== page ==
A pre-earthquake photo of Port Au Prince.
This is not a natural disaster story. This is a poverty story. It’s a story about poorly constructed buildings, bad infrastructure and terrible public services.
Over the past few decades, the world has spent trillions of dollars to generate growth in the developing world. The countries that have not received much aid, like China, have seen tremendous growth and tremendous poverty reductions. The countries that have received aid, like Haiti, have not.
In the recent anthology “What Works in Development?,” a group of economists try to sort out what we’ve learned. The picture is grim. There are no policy levers that consistently correlate to increased growth. There is nearly zero correlation between how a developing economy does one decade and how it does the next. There is no consistently proven way to reduce corruption. Even improving governing institutions doesn’t seem to produce the expected results.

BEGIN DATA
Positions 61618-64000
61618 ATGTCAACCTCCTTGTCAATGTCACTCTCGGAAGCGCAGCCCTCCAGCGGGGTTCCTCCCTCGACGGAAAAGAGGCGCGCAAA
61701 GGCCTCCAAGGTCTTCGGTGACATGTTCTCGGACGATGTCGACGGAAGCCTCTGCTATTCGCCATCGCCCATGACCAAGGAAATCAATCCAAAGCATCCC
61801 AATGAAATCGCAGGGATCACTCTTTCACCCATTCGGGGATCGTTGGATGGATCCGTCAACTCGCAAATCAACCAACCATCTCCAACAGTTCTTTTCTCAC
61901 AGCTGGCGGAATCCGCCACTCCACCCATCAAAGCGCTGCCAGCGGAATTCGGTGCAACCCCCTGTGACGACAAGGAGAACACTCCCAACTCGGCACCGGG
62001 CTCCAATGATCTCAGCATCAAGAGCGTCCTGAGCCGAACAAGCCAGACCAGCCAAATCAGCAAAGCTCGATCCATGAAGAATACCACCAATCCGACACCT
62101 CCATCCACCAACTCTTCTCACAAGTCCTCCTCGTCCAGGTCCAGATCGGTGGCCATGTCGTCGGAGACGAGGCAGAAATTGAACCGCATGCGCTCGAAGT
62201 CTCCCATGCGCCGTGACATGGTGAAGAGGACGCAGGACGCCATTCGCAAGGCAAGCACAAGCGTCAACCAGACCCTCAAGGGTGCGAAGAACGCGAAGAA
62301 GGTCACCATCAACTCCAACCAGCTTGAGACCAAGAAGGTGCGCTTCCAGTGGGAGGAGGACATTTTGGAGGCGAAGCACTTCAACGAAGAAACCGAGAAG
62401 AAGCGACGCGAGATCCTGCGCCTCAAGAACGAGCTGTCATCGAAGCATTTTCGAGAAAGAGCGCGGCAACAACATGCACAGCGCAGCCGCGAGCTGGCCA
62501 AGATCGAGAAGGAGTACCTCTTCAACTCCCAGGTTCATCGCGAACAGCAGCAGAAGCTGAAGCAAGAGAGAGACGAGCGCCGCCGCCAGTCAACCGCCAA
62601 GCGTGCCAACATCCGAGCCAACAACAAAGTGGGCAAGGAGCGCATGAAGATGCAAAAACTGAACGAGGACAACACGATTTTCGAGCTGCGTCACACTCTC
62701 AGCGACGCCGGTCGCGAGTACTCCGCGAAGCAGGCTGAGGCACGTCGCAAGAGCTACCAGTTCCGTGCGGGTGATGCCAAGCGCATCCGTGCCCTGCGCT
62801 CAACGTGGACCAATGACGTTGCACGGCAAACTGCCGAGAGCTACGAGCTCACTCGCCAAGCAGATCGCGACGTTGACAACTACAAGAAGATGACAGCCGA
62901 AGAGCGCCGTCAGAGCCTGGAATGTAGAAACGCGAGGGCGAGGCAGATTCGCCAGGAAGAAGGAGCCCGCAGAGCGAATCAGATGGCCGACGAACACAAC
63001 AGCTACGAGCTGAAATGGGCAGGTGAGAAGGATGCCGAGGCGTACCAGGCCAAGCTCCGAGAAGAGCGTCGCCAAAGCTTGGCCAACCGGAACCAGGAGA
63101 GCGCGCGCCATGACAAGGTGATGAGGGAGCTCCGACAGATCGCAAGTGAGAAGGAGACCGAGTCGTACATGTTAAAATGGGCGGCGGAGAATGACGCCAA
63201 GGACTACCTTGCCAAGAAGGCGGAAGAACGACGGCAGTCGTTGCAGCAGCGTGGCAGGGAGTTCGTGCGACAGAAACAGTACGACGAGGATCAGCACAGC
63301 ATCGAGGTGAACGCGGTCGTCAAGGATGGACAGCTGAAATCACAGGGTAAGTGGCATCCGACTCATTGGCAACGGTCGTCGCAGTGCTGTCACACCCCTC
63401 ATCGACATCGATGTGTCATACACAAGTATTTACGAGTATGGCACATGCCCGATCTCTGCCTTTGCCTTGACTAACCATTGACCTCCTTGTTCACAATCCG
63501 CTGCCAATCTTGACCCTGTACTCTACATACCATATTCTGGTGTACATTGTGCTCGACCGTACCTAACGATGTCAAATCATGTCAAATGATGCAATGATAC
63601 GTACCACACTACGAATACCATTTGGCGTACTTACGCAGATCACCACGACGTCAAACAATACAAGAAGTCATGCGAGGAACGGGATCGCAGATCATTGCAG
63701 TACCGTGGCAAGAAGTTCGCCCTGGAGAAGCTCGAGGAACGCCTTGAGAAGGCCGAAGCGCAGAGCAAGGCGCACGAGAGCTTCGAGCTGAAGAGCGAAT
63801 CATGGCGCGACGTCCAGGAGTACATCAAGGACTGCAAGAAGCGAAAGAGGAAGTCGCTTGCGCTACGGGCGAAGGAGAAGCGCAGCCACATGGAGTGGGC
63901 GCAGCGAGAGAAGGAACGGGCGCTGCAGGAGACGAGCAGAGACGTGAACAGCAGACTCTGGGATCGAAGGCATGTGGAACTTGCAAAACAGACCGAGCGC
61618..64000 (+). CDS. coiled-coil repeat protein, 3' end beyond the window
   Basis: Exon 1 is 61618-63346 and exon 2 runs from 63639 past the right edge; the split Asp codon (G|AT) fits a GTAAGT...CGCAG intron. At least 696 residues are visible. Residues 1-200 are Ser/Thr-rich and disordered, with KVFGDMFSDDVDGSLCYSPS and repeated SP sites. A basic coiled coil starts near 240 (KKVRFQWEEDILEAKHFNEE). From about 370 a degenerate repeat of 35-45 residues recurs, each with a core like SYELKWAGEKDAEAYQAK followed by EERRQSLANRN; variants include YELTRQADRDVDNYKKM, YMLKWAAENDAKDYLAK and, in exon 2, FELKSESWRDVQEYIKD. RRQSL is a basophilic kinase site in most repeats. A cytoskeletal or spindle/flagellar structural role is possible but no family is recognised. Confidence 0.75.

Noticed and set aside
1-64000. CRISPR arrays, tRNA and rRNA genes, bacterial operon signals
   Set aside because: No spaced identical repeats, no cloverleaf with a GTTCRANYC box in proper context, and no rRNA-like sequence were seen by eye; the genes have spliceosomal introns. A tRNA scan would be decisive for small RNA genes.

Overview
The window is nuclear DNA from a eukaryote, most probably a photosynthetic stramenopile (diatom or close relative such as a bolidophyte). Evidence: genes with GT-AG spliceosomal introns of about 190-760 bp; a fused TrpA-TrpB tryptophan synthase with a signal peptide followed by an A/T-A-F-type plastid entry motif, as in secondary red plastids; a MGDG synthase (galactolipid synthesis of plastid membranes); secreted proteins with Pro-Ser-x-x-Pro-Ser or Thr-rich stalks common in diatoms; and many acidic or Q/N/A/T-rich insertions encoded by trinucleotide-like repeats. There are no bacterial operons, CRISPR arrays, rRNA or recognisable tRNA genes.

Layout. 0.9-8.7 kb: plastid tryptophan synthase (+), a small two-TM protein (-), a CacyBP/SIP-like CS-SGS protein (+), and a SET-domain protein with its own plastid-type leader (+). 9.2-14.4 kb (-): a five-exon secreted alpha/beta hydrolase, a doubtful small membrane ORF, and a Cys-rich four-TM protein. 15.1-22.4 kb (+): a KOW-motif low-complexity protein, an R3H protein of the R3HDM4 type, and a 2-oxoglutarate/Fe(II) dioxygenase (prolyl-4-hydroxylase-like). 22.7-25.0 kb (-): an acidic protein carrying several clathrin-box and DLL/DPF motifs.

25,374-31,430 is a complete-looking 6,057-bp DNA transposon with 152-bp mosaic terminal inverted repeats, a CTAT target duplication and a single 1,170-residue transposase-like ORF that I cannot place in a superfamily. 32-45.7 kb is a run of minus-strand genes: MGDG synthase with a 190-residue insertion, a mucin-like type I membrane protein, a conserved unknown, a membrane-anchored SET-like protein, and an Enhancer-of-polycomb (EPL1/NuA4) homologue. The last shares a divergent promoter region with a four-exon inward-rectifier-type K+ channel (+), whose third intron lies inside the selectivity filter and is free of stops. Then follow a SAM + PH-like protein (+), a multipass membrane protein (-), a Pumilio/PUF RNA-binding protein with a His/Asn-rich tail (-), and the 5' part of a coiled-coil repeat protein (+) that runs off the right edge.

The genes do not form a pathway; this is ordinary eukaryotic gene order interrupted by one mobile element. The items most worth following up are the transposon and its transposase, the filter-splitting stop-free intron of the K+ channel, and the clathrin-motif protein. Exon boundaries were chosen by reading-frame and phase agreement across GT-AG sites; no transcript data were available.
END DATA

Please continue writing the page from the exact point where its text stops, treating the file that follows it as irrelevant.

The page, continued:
The chastened tone of these essays is captured by the economist Abhijit Banerjee: “It is not clear to us that the best way to get growth is to do growth policy of any form. Perhaps making growth happen is ultimately beyond our control.”
Laura Freschi comments:
Also of interest in the article is Brooks’ argument that Haiti’s “progress-resistant” culture is largely to blame for the country’s extreme poverty. This strikes me as overly reductionist (although interesting recent economics research does point to the importance of values like trust in determining prosperity.) Brooks’ list of rejected explanations include slavery and colonial history, bad government and corruption, foreign invasions, geography and climate. I wonder what others who have spent time studying, living or working in Haiti think of the relative weight of these explanatory variables.
(HT Don Boudreaux)